Understanding genetics of oesophageal treatment hoped to improve treatment

23 May 2015

Francis Crick Institute scientists have identified specific patterns of change that occur early in the development of oesophageal cancer and may be related to exposure to stomach acid, as well as changes that happen following chemotherapy. The work has implications for treating patients with the disease.

Dr Charles Swanton of the Crick said: "The aim of this study was to improve understanding of how cancers of the oesophagus (the food pipe that runs between the throat and stomach) may change over time and adapt following chemotherapy.

"If we can identify which genomic faults occur early during tumour development and are present in all tumour cells, and which occur later, present only in a subset of tumour cells, it may be possible to develop therapeutic approaches to improve survival."

The researchers took biopsies from different parts of tumours from eight patients with oesophageal cancer and used the latest technology to analyse these and obtain a comprehensive genomic profile.

Dr Swanton said: "Different parts of a tumour can change independently; so one region of the tumour may contain different genetic changes than another region of the same tumour. This allowed us to determine the early changes in tumour evolution that potentially contributed to the original formation of the cancer. It also enabled us to identify specific mutational patterns or signatures that may be related to the development of the tumour over time."

The researchers also identified cancer-related genes that were likely to be present at multiple copies in all the cells within the tumour. These were seen both before and after treatment with chemotherapy, potentially providing new drug targets.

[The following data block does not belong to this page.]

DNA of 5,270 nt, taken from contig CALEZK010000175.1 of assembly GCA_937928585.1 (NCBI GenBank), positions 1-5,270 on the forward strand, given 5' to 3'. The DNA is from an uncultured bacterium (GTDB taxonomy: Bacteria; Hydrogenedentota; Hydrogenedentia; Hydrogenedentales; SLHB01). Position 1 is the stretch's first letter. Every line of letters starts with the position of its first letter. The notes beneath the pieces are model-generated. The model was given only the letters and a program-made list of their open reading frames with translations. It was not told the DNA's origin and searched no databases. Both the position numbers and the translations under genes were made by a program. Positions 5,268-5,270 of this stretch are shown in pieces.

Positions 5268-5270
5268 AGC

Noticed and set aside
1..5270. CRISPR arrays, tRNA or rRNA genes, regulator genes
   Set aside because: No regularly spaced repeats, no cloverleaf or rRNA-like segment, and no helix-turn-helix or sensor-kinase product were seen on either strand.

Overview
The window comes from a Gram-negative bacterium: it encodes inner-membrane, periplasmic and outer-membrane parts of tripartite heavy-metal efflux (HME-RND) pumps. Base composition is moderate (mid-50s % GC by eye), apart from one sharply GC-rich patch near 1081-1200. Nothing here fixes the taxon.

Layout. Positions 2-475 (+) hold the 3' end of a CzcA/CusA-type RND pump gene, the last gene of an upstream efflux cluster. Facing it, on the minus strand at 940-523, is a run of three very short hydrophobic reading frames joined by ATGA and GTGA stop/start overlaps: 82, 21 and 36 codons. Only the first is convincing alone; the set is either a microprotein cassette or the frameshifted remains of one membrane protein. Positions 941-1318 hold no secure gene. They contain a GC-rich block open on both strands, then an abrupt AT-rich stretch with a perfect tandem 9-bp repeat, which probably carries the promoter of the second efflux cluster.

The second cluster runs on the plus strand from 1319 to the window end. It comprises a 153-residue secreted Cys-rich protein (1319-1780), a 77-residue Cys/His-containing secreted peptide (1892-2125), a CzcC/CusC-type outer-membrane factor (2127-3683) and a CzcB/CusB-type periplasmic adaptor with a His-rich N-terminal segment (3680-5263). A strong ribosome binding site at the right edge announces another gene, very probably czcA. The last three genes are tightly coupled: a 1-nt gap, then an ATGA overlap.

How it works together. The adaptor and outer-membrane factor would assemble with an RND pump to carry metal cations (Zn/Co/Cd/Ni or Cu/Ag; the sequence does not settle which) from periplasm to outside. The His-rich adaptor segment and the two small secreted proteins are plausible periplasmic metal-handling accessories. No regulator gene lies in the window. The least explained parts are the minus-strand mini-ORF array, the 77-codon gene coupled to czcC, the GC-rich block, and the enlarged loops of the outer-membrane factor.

The group's results showed that more genetically diverse tumours tended to respond poorly to chemotherapy given before surgery. They also detected patterns of mutation within the cancer cells that could actually have been driven by chemotherapy using drugs based on platinum, highlighting the need to identify patients who will not benefit from this treatment.

Dr Swanton said: "Our work provides insight into how oesophageal tumours evolve over time.

"We identified potential targets for new treatments, by identifying regions of DNA that include important cancer related genes. These could provide a stable target for therapy."

The paper, Tracking the genomic evolution of esophageal adenocarcinoma through neoadjuvant chemotherapy, is published in Cancer Discovery.

  • Genetic insights into the development of oesophageal cancer and its response to treatment are hoped to lead to improved treatment.
  • The research was carried out by scientists from the Francis Crick Institute (currently based at Lincoln's Inn Fields), University College London and Imperial College London.